A Pennsylvania judge has ruled that a government agency had every right to reject an atheist advertisement, putting a temporary end to a saga that’s dragged on for more than six years.

In 2012, atheist Justin Vacula and the Northeastern Pennsylvania Freethought Society attempted to place the following ad on buses in the County of Lackawanna Transit System (COLTS).

If that seems like quite literally the least offensive atheist ad ever, that’s kind of the point. This was a year when a lot of atheist groups were buying bus ads and billboards promoting their views, so Justin went in a different direction by trying to run an ad with the word “atheist,” links to a couple of websites, and pretty much nothing else.

COLTS took the bait by rejecting the ad. They actually called it too “controversial.”

Seriously. Too controversial. The COLTS policy at the time allowed them to reject ads “deemed controversial” or which would otherwise “spark public debate.”

Justin appealed the decision with the help of American Atheists, but the COLTS administrators stood by their claims.

We will not allow our transit vehicles or property to become a public forum for the debate and discussion of public issues, and since passing this policy in June, we have been very consistent in not allowing any ads that violate the policy. That’s why we didn’t permit Mr. Vacula’s ad promoting atheism,” said COLTS solicitor Tim Hinton.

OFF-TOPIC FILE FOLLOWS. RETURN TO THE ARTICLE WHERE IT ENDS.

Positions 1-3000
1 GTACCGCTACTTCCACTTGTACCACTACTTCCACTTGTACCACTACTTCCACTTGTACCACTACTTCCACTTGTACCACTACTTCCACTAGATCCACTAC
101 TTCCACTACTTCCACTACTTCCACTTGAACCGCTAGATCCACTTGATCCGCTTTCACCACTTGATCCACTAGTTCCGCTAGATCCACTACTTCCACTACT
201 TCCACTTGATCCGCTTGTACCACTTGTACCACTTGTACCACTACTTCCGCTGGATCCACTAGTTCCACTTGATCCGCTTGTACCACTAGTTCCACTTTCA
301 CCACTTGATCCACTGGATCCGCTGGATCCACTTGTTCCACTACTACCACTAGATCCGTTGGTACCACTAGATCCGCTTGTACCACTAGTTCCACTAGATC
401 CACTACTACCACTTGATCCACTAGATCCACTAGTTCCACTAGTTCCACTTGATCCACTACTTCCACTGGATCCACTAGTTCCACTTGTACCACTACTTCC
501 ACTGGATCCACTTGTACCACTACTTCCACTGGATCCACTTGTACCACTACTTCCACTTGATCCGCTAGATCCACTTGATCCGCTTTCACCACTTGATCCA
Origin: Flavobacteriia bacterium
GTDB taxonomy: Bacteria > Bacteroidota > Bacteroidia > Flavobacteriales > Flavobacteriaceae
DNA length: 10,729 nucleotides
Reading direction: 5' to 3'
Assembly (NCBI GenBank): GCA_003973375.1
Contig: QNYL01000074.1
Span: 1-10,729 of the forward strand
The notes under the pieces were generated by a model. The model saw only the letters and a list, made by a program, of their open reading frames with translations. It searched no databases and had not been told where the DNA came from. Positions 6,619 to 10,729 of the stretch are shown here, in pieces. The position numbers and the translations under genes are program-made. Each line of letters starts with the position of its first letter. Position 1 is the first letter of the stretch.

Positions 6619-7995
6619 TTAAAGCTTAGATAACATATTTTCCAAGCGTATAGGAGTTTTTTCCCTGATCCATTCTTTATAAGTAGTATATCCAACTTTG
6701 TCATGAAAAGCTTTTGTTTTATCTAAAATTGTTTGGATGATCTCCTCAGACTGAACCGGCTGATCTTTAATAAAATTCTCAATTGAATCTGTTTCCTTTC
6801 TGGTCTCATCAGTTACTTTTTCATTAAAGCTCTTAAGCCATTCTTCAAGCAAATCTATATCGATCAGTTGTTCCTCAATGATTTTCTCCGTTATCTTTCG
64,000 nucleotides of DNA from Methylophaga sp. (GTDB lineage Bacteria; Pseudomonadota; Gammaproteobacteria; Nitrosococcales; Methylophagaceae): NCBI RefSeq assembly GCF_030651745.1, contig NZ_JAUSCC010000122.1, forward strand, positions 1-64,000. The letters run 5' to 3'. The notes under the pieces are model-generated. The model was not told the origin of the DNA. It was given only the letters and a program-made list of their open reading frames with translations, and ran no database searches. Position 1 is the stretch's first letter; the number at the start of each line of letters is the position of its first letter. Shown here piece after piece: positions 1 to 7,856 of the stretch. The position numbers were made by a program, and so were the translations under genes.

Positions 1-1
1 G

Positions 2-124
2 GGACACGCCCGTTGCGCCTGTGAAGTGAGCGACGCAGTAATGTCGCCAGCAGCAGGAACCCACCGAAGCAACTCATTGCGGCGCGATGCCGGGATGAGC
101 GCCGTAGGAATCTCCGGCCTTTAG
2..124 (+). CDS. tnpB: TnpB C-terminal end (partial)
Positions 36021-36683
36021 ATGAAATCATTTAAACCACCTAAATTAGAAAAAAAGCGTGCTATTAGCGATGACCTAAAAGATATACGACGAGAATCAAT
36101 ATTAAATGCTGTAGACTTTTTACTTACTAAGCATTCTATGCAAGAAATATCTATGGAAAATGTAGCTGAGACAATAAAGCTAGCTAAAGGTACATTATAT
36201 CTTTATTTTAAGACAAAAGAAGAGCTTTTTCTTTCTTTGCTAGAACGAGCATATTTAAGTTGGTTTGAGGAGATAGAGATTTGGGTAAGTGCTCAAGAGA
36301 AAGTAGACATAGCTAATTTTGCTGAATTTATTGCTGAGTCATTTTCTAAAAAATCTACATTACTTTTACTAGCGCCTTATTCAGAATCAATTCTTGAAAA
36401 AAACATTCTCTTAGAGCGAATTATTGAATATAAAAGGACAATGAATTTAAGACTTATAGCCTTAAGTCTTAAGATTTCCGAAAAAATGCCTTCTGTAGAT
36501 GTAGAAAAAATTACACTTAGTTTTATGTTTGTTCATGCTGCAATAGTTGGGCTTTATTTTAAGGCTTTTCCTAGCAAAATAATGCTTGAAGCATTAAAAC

Debate? Discussion? What exactly are we arguing about when the ad is just one word?

Apparently the mere existence of the word “atheists” was too controversial. (Maybe it’s because it was plural. Too much for some people to handle.)

Was the problem that American Atheists was included on the ad? They were known for being provocative… so Justin submitted a revised ad in 2013, this time without the group’s name. He made a not-at-all controversial ad even less controversial.

Once again, however, he was rejected.

COLTS administrators even voted on a new policy to prevent this “debacle” from ever happening again.

The amended policy, which the COLTS board approved without discussion by a 4-0 vote, clarifies and lays out in more detail the types of advertising the agency will not accept, including ads that promote the existence or nonexistence of a supreme being or deity or other religious beliefs.

“It’s our aim to be completely neutral on religious issues,” solicitor Timothy Hinton said.

He said the revised policy had been in the works “for quite some time” and was not prompted by the NEPA Freethought Society’s latest attempt to advertise on COLTS buses.

Sure it wasn’t…

Still, that new policy hardly made things better. It might be okay and legal to avoid all ads debating God’s existence… but this ad wasn’t doing that. You could argue this was about as religiously neutral as you could get.

Read the full story at The Friendly Atheist